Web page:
Featured Fiction Author  

"A Careful, Affectionate Attention”

An Interview with Michael Griffith

by Robert L. Hall  

 

“Not many magazines and very few book publishers can afford to devote much time, energy, and expertise to editing these days.  We feel that’s one thing that sets us (at The Southern Review) apart: a careful, affectionate attention to work we admire and have accepted.  Working with authors is one of the chief pleasures of my job, and the vast majority of contributors seem to enjoy the process and appreciate being read closely and appreciatively.”   -- Michael Griffith on the subject of writing.

Michael Griffith is a summa cum laude graduate of Princeton, where he earned a bachelor of arts in Germanic Languages and Literatures; he holds a master of fine arts in Creative Writing from LSU.  Since 1992 he has worked at The Southern Review, one of the nation’s oldest and most distinguished literary quarterlies, and for the past seven years he has served as the magazine’s Associate Editor.  His fiction and essays have appeared or are forthcoming in The Oxford American, Southwest Review, New England Review, Virginia Quarterly Review, Salmagundi, Witness, The Washington Post, and dozens of other places.  He is the regular fiction reviewer for The Key Reporter, the Phi Beta Kappa Society’s national newsletter. 

And now, it is Michael’s turn at bat, with his debut novel, Spikes (Arcade Publishing.)  It is the story of Brian Schwan, a washed-up hacker at twenty-six, who happens to be paired with another golfer who shoots an amazing score on the course one day.  Before he can crawl back to his room, however, a flirtatious reporter who has mistaken him for his record-setting partner approaches him for an interview.  Dead at the game of golf, he decides to see the young woman and ruin his marriage as well.  What happens next is a fast-paced story filled with unexpected possibilities and a tale of self-delusion gone mad.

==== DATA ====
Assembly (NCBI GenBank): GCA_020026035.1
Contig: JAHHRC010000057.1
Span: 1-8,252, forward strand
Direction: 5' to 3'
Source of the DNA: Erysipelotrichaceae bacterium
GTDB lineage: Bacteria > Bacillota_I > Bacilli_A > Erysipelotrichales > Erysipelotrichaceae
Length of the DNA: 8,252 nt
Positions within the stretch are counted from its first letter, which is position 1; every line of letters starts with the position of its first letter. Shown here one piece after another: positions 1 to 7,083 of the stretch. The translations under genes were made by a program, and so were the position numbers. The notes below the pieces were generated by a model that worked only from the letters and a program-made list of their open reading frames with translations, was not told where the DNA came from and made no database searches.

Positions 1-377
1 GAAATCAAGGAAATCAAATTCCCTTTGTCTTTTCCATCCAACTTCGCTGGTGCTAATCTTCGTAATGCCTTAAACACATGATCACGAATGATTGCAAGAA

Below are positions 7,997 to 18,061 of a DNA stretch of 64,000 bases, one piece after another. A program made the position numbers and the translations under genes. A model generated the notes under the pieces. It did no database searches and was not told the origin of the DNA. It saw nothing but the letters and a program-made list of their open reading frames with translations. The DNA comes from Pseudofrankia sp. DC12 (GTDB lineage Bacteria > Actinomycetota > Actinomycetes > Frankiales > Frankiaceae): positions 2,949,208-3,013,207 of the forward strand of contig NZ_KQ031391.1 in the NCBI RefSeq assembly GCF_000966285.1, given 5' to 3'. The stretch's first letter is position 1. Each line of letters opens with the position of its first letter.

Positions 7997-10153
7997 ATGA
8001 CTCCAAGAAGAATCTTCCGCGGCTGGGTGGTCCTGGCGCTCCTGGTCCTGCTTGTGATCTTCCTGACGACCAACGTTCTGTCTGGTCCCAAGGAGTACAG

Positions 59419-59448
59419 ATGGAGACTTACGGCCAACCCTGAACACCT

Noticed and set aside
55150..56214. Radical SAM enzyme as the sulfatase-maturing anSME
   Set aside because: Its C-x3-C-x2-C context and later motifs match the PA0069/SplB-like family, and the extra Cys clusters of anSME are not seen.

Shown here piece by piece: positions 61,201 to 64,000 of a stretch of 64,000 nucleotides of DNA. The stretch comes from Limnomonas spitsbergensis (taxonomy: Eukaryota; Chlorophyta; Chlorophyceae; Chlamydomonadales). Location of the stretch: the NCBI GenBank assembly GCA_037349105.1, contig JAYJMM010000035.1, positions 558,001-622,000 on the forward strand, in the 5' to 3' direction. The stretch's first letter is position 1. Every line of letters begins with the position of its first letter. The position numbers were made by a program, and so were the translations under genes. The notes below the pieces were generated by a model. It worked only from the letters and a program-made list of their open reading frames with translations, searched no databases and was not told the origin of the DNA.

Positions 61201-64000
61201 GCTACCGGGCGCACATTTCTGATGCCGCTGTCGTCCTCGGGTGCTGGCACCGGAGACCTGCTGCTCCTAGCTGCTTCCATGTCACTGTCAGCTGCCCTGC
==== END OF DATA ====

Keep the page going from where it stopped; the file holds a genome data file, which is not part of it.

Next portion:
Recently, I met with Michael at Burke’s Bookstore in Memphis, where he was graciously signing copies of his new book, en route to Oxford, Mississippi and the writing conference there.  We talked of his writing and the book, as well as his job at the Southern Review.   I listened intently as he spoke at some length to the owner of Burke’s and other listeners, regaling us with stories of the eccentricities and interesting personal and literary styles of local Southern writers. 

Here’s what he shared with me about his new book: 

How did Spikes come to print?

It’s a long and tangled tale.  I wrote the first draft in 1992 as my master’s thesis at LSU.  I sat on the manuscript for a year, tinkering now and again, and then found an agent.  She sent it around and got generous responses, but no offers.  (It’s hard to tell how seriously to take praise that comes as sweetener to a turn-down.  I have a friend who says that he’d like, just once, to get a vicious acceptance instead of a tender rejection on the “We like this very much, but” model—to receive, just once, a note that said, “We hated everything about this miserable piece of swill. . . but I suppose we’ll have to take it.”)  Part of the problem for Spikes was a perceived incompatibility between subject matter and style; editors with an interest in sports novels complained, “But it’s literary,” and literary editors said, “But it’s about golf.”

There was, though, something of a consensus that one character needed work, and I agreed.  I thought it would be a quick easy fix, and I breezily told my agent that I wanted to pull the manuscripts for six weeks or so.  Three years later, I finally finished the stem-to-stern rewrite. . .by which time my agent, understandably, had lost some of her enthusiasm.  She’d sent the book to the people she thought most likely to want it, and she couldn’t ask them to reread the manuscript, no matter how much it had changed.  So (after a good bit of dithering) I switched agents, and the new guy immediately worked some kind of sorcery and, for a book rejected fifteen times over the preceding five years, managed to get two offers on the same day.  Even a blind pig finds an acorn now and again. . .but it helps a lot if the blind pig has a great agent.  From first draft to publication was nearly nine years.